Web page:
Extra dry or up with a twist? A take on the ‘migraine cocktail’

You’re seeing a patient in the community emergency department with a primary headache disorder. Based on your history & physical examination skills, you have considered and ruled out all dangerous secondary headache causes such as intracranial hemorrhage, sentinel bleed, meningoencephalitis, abscess, tumor, temporal arteritis, hypertensive encephalopathy, acute angle closure glaucoma, etc. With many classes of treatments available, providers have typically used some form of a ‘migraine cocktail’ including IV prochlorperazine, IV ketorolac, IV diphenhydramine, IV dexamethasone, and/or IV normal saline.[1]

There are several considerations with the above typical ‘headache cocktail’ that I would like to discuss. Ideally, the treatment regimen implemented in the ED will be efficacious in providing modest headache relief, while also being safe (few side effects) and fast. Depending on other considerations for the department at that time, the nurse may be limited with time and unable to obtain IV access and initiate the typical multimodal intravenous components of the ‘migraine cocktail’. Furthermore, most headache patients will not need labs drawn. While not advocating for a one-size fits all approach, my goal is to discuss the evidence on the utility of commonly used therapeutics as well as providing you with additional time-efficient modalities to add to your armamentarium in effectively treating patients with primary headache disorder.


Any of the typical medications, whatever available readily, will work, including: metoclopramide 10 mg IM, prochlorperazine 10 mg IM, or promethazine 25 mg IM. The onset of action of all three medications via the IM route is between 10-20 minutes.[2-4]


Routine co-administration with metoclopramide has not been shown to improve migraine outcomes or prevent metoclopramide-induced akathasia.[5,6] Additionally, the sedative side effects will potentially keep the patient in the ED for a lengthier time frame.

IV Fluids:

In a post hoc analysis of 4 ED-based migraine clinical trials utilizing IV metoclopramide as well as IV fluids at the discretion of the treating physician, the patients receiving IV fluids had a lower improvement in pain scale after one hour and their use was not associated with sustained headache freedom.[7] Universal addition of this modality to patients with primary headache disorder similarly will likely add to a lengthier ED visit as the fluids trickle in.


Typical treatment is with ketorolac 60 mg IM, and has been proven to be effective for migraine treatment in comparison to many antidopaminergics.[8] It may also be fruitful to maximize the patient’s appropriate use of acetaminophen and ibuprofen/naproxen upon discharge.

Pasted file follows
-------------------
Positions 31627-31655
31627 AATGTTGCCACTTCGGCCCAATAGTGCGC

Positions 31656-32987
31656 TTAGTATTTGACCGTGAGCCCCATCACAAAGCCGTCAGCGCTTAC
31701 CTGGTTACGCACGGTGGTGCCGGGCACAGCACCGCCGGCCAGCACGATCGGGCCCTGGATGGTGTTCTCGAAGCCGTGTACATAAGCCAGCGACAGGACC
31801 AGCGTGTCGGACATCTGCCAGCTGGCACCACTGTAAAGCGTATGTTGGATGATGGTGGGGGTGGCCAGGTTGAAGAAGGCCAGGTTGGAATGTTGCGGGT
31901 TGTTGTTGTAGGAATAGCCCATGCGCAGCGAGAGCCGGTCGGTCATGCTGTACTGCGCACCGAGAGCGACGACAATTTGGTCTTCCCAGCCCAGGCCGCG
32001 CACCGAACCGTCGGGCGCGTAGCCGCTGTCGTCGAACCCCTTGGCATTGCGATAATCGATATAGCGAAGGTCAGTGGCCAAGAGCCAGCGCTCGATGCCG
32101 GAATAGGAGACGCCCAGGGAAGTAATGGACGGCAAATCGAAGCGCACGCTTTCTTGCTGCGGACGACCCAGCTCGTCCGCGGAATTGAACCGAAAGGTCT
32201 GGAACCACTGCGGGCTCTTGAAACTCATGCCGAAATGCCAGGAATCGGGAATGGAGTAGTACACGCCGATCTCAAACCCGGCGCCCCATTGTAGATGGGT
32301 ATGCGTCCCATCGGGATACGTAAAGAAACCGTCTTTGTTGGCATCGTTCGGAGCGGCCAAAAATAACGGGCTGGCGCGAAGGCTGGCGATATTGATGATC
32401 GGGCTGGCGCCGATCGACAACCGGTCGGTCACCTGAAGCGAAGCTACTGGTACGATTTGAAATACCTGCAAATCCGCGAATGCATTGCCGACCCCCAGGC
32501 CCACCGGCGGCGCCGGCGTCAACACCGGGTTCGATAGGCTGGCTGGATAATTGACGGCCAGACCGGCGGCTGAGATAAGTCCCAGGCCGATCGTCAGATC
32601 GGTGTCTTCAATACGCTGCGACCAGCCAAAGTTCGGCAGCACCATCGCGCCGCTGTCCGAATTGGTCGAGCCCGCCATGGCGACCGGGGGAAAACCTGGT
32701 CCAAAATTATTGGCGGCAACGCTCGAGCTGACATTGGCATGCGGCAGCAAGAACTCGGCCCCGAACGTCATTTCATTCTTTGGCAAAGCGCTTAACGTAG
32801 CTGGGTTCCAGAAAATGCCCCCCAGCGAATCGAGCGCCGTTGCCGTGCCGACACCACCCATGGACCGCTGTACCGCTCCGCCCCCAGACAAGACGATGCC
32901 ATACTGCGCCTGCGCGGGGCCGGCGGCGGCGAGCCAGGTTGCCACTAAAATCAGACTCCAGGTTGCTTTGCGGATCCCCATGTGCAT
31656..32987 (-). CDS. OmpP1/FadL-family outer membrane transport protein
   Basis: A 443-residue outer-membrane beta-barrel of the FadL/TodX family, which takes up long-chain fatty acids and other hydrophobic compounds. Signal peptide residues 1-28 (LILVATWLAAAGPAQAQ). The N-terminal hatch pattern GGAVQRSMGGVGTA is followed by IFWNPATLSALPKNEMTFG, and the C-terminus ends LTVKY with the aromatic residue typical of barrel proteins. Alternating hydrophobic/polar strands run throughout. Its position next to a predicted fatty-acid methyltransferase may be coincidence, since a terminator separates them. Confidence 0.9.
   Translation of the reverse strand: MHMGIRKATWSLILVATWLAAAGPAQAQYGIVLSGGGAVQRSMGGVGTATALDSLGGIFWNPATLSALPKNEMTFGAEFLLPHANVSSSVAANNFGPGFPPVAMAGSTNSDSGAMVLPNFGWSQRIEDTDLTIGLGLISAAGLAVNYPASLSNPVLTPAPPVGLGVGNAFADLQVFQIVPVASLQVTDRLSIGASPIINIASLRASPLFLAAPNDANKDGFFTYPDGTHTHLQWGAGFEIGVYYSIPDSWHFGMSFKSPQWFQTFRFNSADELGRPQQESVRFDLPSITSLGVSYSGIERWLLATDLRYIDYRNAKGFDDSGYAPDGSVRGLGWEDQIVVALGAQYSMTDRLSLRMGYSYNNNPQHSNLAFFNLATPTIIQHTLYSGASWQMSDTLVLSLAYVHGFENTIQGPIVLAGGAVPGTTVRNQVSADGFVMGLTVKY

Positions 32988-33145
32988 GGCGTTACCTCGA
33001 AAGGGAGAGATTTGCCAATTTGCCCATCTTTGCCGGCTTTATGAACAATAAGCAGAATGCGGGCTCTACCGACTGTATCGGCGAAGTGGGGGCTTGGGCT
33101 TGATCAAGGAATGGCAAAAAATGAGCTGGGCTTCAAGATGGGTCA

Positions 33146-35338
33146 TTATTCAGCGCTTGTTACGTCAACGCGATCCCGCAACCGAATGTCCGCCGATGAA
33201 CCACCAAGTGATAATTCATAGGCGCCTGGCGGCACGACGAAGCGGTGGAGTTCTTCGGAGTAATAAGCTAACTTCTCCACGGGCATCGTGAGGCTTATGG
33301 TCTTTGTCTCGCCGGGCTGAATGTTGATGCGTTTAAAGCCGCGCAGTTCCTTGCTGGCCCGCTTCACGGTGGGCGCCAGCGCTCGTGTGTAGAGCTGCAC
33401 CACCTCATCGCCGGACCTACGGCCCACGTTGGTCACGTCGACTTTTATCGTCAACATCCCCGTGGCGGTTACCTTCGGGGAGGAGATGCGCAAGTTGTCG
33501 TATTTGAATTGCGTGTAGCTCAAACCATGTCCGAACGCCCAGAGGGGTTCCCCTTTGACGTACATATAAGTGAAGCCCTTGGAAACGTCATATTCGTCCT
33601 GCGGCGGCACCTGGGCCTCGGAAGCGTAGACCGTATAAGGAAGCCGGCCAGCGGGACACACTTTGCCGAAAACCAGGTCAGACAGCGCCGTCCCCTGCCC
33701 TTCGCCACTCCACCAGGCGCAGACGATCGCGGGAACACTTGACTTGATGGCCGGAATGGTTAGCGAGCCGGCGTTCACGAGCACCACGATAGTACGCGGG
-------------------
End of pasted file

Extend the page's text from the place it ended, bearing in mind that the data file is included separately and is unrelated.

Dexamethasone 10-25 mg IM can be administered to help prevent headache recurrence.[9]


Frequently forgotten are triptains and anecdotally do not seem to be the go-to for many ED providers, but 6 mg subcutaneous has shown benefit in treating patient with primary headache disorder.[10]

For patients with primary headache disorder, it is vitally important to do several things:

  • Rule out dangerous secondary causes, as above, first and foremost

  • Set expectations with the patient, that their headache may not be completely resolved, but we hope to be aggressive up front

  • Delineate return precautions to the ED and close Neurology followup or referral

Faculty Reviewer: Dr. Kristina McAteer


  1. Long B, Koyfman A. Headache management in the ED. emDocs Cases. http://www.emdocs.net/emdocs-cases-headache-management-ed/. Accessed June 2019.

  2. Promethazine: drug information. UpToDate. Waltham, MA: UpToDate Inc. https://www.uptodate.com/contents/promethazine-drug-information?search=promethazine&source=panel_search_result&selectedTitle=1~79&usage_type=panel&kp_tab=drug_general&display_rank=1#F214058. Accessed June 2019.

  3. Metoclopramide: drug information. UpToDate. Waltham, MA: UpToDate Inc. https://www.uptodate.com/contents/metoclopramide-drug-information?search=metoclopramide&source=panel_search_result&selectedTitle=1~149&usage_type=panel&kp_tab=drug_general&display_rank=1. Accessed June 2019.

  4. Prochlorperazine: drug information. UpToDate. Waltham, MA: UpToDate Inc. https://www.uptodate.com/contents/prochlorperazine-drug-information?search=prochlorperazine&source=panel_search_result&selectedTitle=1~72&usage_type=panel&kp_tab=drug_general&display_rank=1. Accessed June 2019.

  5. Friedman BW, Cabral L, Adewunmi V, et al. Diphenhydramine as adjuvant therapy for acute migraine: an emergency department-based randomized clinical trial. Ann Emerg Med. 2016 Jan:67(1):32-39.

  6. Erdur B, Tura P, Aydin B, et al. A trial of midazolam vs diphenhydramine in prophylaxis of metoclopramide-induced akathisia. Am J Emerg Med. 2012 Jan;30(1):84-91.

  7. Balbin JE, Nerenberg R, Baratloo A, et al. Intravenous fluids for migraine: a post hoc analysis of clinical trial data. Am J Emerg Med. 2016 Apr;34(4):713-6.

  8. Taggart E, Doran S, Kokotillo A, et al. Ketorolac in the treatment of acute migraine: a systematic review. Headache 2013;53:277.'

  9. Does the addition of dexamethasone to standard therapy for acute migraine headache decrease the incidence of recurrent headache for patients treated in the emergency department? A meta-analysis and systematic review of the literature. Acad Emerg Med. 2008 Dec;15(12):1223-33.

  10. Sumatriptan (subcutaneous route of administration) for acute migraine attacks in adults. Cochrane Database Syst Rev. 2012 Feb 15;(2):CD009665.